Auto crashes causing death or major injury have declined in Greater Des Moines

Automobile crashes causing major injuries and fatalities in the Greater Des Moines region have declined over the past decade, though crash rates vary in different parts of the metro, a new report finds.

Crash hot spots are pinpointed on a detailed map as part of the 2015 crash analysis report, Safety of Our Streets, which the Des Moines Area Metropolitan Planning Organization developed using the Iowa Department of Transportation’s Crash Mapping Analysis Tool (CMAT). The report outlines approaches for making streets safer by slowing traffic, such as narrowing travel lanes, on-street parking, street trees and smaller intersection corners.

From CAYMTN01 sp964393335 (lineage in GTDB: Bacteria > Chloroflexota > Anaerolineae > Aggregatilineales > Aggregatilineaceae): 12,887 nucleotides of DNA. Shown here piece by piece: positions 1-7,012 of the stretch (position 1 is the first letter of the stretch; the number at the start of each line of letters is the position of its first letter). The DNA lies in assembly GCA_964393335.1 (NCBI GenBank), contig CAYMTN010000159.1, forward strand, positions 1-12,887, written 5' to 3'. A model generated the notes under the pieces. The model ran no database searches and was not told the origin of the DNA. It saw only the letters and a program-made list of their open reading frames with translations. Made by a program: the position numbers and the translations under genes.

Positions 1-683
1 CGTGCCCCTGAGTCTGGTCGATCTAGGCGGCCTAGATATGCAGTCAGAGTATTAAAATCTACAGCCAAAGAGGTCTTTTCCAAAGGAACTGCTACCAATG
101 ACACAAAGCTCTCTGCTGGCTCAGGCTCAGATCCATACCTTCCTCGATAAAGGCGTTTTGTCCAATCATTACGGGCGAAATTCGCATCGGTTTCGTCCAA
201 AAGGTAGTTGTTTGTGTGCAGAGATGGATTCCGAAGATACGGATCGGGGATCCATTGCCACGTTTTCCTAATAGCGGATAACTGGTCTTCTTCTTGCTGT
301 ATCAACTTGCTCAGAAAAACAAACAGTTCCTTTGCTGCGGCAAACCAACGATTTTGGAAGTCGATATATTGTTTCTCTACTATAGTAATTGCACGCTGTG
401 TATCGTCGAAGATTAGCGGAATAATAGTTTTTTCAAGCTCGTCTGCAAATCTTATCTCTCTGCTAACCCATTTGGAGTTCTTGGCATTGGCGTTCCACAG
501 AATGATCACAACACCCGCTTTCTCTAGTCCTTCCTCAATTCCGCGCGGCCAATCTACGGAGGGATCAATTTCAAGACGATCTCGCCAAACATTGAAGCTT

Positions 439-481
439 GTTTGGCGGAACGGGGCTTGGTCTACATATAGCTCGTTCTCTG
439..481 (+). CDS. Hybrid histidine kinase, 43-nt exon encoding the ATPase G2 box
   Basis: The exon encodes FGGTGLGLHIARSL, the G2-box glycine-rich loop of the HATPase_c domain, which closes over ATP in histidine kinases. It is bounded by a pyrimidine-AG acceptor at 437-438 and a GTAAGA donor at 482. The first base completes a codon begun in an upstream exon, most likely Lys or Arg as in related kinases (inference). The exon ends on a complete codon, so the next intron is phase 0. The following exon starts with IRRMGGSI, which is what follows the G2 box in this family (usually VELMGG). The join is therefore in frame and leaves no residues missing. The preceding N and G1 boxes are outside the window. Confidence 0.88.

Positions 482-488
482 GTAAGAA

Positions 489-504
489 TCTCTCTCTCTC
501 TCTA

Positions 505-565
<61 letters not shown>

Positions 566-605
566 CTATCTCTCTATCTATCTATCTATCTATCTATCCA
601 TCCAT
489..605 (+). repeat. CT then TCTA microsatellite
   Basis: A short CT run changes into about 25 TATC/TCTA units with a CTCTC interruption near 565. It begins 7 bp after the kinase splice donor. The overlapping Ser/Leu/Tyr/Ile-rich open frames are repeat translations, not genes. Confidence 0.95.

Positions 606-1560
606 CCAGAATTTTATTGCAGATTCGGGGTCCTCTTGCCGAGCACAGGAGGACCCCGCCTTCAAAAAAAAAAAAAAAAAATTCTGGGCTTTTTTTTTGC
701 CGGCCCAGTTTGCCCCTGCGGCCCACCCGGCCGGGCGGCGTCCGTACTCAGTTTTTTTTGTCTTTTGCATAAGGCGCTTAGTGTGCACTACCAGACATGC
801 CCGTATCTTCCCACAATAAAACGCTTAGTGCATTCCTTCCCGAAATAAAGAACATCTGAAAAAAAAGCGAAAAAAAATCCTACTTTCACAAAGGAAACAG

See the full Safety of Our Streets report for maps and detailed findings. Highlights include:

  • The region averaged 202 major injuries annually from 2010 to 2014 as result of automobile accidents
    • The total number of major injuries peaked in 2004 at 298
  • The region averaged 30 fatalities annually from 2010 to 2014 as result of automobile accidents
  • Crashes with major injuries and fatalities are more frequent in Environmental Justice areas, which include persons 65 years old and older, persons with disabilities, persons with limited‐English proficiency, non‐white population, persons in poverty, carless households and single heads of households with children.

For more information, call or email the MPO staff at 515-334-0075 or